Do veins grow back after sclerotherapy?

Larger veins may require three to four months. However, several treatments may be needed to achieve the results you want. Veins that respond to treatment usually don't reappear, but new veins may appear. After sclerotherapy, the veins that have been removed will not appear again.

However, smaller veins that will eventually develop due to your health and lifestyle will need urgent treatment. By treating these new veins in their early stages of development, you can expect better treatment outcomes. Unfortunately, when veins grow back after trauma, they never have valves. Therefore, when varicose veins are removed, the veins grow back and don't have any valves.

Spider veins that have been treated will generally disappear completely or mostly after treatment. Treated spider veins won't reappear, but new ones will appear over time, possibly in the same place or in a totally different place. The appearance of new spider veins is based on the person's genetic makeup and is not related to treatment. This term encompasses a variety of techniques including radiofrequency ablation (bipolar, monopolar, or segmental), endovenous laser ablation (with multiple wavelengths and fiber types) and, more recently, venous sclerosis by steam and microwave.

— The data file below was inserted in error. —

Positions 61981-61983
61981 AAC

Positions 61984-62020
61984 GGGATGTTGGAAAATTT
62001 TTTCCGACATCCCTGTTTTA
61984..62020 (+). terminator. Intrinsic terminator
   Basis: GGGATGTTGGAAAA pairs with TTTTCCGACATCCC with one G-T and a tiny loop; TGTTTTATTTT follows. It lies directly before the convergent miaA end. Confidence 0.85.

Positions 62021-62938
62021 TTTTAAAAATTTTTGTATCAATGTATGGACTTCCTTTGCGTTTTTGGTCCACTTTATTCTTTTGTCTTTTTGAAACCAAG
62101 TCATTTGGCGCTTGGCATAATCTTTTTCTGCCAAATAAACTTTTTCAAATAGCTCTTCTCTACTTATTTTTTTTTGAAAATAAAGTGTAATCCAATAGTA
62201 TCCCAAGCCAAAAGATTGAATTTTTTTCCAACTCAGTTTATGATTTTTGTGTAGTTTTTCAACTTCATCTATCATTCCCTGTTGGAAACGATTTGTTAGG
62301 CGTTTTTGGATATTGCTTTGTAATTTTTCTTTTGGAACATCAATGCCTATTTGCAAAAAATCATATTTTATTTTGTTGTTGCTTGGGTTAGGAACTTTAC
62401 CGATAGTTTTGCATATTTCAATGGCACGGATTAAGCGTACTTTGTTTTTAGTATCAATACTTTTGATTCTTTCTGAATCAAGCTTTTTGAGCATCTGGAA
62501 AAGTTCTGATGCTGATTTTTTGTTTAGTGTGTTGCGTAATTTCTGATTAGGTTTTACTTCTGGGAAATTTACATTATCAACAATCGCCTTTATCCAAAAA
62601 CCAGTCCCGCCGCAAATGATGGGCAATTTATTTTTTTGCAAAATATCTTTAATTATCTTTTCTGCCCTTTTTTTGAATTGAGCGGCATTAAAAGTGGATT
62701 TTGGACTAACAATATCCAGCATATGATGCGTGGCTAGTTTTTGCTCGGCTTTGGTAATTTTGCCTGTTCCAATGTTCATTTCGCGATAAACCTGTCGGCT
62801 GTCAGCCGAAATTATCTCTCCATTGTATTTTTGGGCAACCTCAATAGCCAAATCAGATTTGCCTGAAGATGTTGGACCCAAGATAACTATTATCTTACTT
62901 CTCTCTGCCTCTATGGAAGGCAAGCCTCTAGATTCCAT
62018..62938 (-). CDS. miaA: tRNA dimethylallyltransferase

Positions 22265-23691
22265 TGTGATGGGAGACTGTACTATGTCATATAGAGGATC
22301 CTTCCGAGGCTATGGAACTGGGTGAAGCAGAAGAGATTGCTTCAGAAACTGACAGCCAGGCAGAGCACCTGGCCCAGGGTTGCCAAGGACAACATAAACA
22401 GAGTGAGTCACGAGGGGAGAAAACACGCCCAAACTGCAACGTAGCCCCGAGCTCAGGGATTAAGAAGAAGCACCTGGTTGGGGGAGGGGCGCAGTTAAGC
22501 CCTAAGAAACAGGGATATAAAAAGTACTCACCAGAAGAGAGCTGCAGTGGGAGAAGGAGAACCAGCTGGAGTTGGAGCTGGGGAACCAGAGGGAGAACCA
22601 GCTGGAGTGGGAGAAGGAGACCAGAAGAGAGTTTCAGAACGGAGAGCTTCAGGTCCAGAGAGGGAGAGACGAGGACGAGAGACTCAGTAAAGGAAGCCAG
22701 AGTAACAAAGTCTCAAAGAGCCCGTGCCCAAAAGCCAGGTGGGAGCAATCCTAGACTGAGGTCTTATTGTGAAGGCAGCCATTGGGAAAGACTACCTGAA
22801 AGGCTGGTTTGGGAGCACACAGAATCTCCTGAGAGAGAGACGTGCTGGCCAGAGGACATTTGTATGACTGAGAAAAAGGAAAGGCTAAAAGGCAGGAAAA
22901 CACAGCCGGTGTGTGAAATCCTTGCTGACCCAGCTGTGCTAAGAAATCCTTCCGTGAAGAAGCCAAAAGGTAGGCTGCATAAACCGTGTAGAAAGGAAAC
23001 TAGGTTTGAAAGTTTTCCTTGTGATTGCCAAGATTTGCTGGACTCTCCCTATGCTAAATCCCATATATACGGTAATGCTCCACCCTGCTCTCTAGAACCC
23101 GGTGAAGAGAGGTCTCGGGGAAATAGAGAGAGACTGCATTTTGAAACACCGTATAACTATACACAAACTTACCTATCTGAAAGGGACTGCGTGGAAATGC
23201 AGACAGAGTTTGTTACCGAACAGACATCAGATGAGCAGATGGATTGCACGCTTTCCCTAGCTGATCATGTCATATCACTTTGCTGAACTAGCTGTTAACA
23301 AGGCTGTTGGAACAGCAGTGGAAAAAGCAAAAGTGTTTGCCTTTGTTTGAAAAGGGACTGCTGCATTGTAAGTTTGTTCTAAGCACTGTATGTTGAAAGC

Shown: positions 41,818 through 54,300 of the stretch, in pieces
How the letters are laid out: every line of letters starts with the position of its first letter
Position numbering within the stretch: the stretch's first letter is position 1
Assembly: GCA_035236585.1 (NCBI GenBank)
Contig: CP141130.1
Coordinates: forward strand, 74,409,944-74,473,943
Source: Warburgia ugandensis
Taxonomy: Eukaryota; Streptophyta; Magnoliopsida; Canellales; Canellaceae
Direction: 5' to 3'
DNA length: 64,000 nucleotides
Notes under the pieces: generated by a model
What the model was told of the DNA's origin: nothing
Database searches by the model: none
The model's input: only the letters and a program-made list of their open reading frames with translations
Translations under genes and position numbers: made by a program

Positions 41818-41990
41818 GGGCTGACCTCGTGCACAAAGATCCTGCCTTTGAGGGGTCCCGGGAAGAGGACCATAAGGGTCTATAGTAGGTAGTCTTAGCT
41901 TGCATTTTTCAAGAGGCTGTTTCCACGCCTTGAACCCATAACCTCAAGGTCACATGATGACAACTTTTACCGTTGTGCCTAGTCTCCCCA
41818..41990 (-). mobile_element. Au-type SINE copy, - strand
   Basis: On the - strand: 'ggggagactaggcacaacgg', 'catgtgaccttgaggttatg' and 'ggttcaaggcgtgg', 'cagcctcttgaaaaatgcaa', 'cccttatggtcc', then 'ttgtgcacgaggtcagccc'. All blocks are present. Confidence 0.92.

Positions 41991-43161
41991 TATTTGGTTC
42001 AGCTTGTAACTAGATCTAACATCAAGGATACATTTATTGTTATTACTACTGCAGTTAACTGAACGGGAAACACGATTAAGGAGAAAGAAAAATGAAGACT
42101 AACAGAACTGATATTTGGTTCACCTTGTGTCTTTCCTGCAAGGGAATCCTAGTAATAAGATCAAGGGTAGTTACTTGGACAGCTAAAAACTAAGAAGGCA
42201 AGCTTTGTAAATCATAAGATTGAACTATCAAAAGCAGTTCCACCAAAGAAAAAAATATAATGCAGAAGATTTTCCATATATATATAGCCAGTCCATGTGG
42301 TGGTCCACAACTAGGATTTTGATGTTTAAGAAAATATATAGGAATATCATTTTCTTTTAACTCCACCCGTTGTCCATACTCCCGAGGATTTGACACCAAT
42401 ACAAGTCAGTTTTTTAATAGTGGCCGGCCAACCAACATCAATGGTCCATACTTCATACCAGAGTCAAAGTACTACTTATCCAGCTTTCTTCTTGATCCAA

Although new spider veins can appear, even after successful treatment, it's unknown how many or when they might occur. In these clinics, doctors look for the root cause, often based on the age-old understanding of varicose veins. Spider veins are not dangerous and are only of concern for aesthetic reasons, but many people decide to seek treatment for these veins because of this reason. Therefore, when your varicose veins are removed, your body doesn't know that a surgeon wants them removed permanently.

Mackay is the Tampa vein expert and offers a range of treatments for spider veins, varicose veins, leg pain, 26% swelling, itchy legs, May-Thurner syndrome and one leg larger than the other. In people who have previously been treated for varicose veins, the risk of developing new varicose veins in other leg veins is approximately 3 to 4.5% per year. When patients undergo varicose vein surgery, they expect that they have undergone the correct operation with the right techniques and, therefore, their veins should have their veins repaired. Saving money on a scan, which is insufficient, only leads to the wrong veins being treated and varicose veins recurring.

It has become clear that the duplex ultrasound diagnosis of which veins are causing a problem has become extremely important for good varicose vein surgery. Spider veins are much smaller veins found in the skin and provide a direct blood supply to the skin. If this is true, then it seems that there is something wrong with varicose vein surgery or it may be that varicose veins are special and will always come back regardless of treatment.

Tia Maruscak
Tia Maruscak

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